This was my favorite picture that I took. Something about her dingy, tattered dress and her intense beauty personified all of India for me.

Love this shot. The henna vine wrapping around her arm, her silver bracelets and pink dress. And again, though you'll have to trust me on this one, what a smile.

This precious woman was the first believer in Vata Pradhi, 20 years ago. She flagged us down as we were leaving to offer us cookies and tea and to give the pastor her offering; A rooster, a bag of field peas, and some rice. It was a little hard not to get choked up by the exchange.

The aforementioned rooster with a most extraordinary man. His servant's heart and generous smile were indefatigable. Again, everything about him defied description. Certain people's story must be told in their own words to avoid sounding contrived or inauthentic. I suspect this gentleman would fall into that category of autobiographers.

My last day in Tuni I went to a traditional, albeit small, Indian wedding. The service proper started at 4 a.m after a night of dancing and singing. For the first time in two weeks I was not the only one lost in the language. The ceremony was entirely in Sanskrit. The bride and groom had to be continually prompted through sign language to fulfill their ritual obligations. What struck me the most were the elements of foot washing and the use of veils. It seemed to me in a culture where so many hopes, dreams and societal standings are tied to marriage that the gospel could be contextualized in a powerful way drawing reference to the mystery of the church as the bride and her bridegroom Jesus. A reoccurring thought I had and one I'd like to study.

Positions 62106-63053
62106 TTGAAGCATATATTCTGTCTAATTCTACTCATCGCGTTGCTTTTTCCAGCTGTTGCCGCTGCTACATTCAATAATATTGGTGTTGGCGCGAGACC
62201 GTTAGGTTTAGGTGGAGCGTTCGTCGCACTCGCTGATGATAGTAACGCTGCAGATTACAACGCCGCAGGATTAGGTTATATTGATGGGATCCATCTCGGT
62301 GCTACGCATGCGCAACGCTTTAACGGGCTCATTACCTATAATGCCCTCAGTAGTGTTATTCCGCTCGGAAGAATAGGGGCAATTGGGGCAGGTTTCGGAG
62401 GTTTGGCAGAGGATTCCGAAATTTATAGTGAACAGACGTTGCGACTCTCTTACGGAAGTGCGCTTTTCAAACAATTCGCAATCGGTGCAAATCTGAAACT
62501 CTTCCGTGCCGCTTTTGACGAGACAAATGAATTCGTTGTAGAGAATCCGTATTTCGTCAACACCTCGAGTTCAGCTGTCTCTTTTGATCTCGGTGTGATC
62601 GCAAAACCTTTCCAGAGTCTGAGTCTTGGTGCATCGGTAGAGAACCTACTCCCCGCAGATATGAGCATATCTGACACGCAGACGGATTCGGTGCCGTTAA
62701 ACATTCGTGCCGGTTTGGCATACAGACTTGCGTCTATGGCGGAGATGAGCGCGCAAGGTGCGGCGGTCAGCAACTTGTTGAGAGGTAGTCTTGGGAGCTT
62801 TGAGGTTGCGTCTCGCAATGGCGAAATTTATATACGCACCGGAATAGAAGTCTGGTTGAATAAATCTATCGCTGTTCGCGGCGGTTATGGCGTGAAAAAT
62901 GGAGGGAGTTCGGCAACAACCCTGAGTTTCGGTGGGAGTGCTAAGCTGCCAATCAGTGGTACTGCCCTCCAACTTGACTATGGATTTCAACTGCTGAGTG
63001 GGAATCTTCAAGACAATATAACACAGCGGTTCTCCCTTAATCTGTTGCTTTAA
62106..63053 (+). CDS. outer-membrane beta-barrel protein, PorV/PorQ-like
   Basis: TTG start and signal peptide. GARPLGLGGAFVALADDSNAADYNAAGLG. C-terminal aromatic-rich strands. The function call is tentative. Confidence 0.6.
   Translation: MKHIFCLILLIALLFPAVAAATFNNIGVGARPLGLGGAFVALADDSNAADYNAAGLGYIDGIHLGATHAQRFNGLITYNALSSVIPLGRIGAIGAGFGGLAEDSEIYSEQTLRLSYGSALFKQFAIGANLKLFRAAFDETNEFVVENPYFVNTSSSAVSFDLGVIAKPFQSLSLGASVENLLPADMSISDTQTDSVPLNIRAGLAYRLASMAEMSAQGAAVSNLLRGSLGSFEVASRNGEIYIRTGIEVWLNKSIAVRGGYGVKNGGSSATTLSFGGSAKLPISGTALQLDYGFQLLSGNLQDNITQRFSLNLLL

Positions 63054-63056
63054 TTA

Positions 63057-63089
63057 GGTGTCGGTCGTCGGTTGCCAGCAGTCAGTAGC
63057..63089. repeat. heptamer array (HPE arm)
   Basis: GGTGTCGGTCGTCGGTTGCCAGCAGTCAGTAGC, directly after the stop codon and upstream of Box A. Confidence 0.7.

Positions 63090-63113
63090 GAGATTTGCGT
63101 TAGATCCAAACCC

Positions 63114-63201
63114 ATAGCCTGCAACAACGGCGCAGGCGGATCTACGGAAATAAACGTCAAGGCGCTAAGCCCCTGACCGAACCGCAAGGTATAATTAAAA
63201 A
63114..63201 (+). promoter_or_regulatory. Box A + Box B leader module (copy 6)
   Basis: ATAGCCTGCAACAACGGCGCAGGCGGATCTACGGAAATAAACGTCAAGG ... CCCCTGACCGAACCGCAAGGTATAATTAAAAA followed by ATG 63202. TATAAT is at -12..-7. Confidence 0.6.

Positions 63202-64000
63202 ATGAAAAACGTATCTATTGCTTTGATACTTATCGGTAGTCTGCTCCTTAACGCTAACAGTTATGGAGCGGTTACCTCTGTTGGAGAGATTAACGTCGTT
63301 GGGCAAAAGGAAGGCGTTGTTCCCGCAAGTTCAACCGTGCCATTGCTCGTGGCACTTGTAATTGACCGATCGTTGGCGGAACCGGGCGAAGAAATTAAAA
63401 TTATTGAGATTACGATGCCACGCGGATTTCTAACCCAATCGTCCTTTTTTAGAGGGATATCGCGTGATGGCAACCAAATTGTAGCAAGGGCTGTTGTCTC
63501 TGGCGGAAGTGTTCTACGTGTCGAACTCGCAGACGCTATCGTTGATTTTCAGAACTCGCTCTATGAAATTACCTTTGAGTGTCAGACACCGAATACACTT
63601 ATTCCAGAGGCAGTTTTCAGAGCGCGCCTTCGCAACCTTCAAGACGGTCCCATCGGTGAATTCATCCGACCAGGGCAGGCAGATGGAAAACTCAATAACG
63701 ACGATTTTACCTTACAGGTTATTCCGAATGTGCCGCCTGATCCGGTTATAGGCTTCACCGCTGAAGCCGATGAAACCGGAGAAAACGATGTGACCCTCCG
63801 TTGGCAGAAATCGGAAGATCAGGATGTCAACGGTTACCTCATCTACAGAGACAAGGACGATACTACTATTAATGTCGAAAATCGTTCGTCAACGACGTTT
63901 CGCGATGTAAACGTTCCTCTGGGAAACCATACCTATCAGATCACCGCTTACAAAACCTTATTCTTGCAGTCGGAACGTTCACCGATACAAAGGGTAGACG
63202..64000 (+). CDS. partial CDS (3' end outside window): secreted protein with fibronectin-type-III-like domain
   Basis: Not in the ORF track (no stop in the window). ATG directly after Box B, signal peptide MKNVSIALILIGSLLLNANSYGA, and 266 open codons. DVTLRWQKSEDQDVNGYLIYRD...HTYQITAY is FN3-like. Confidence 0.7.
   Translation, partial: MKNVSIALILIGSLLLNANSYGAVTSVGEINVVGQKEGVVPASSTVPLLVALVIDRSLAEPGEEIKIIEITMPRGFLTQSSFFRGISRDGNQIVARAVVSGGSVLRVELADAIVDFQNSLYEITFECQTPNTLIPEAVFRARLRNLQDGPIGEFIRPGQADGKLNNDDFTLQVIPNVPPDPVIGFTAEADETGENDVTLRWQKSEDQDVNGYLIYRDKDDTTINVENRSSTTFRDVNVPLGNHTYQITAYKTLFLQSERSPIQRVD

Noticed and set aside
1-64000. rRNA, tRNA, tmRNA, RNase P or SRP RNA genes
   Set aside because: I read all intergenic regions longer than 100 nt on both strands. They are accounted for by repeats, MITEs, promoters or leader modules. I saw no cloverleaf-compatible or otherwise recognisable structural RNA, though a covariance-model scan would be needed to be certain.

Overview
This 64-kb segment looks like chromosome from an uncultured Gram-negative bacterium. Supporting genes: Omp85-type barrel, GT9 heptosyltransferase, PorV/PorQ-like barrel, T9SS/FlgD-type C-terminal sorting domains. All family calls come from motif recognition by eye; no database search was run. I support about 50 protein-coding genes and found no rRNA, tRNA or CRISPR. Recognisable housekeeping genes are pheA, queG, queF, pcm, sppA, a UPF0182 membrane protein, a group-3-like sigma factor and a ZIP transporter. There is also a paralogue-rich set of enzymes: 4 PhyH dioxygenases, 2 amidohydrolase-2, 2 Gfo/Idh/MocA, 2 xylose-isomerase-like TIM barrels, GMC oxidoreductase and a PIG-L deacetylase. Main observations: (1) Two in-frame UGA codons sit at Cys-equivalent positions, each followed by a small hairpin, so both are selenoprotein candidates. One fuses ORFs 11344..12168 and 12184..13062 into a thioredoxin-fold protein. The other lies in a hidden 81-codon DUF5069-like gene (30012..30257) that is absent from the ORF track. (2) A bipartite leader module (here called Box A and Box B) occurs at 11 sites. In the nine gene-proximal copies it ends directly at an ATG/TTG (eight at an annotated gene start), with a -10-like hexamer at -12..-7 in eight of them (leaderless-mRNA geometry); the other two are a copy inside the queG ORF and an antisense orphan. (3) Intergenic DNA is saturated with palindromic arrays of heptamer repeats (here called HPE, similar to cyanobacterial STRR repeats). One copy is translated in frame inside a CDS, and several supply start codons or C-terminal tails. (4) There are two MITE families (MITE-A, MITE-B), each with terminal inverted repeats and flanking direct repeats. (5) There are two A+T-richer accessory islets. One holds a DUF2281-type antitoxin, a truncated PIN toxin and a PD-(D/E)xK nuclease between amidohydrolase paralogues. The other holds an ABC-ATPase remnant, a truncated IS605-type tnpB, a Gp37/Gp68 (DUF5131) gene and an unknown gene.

There are other pictures of course. Ones not taken, ones not shared. Of the abject poverty and grotesque suffering. I suppose they should be shown, but not right now. Right now I wanted to introduce you to India at her best. Through the beauty of her people. In her innocence and lack of modern sophistication. What i want you to know about India, what I want you to learn from her, what I learned from her is this. In the villages anyway, the people I met were truly thankful and had no sense of entitlement. They were not spoiled, in any sense of the word. And maybe that's why I feel I owe them both an obligation and an apology. First to protect them from being westernized and secondly, I hope I left nothing of myself there. Nothing but the love of God. And if I did, I am truly sorry.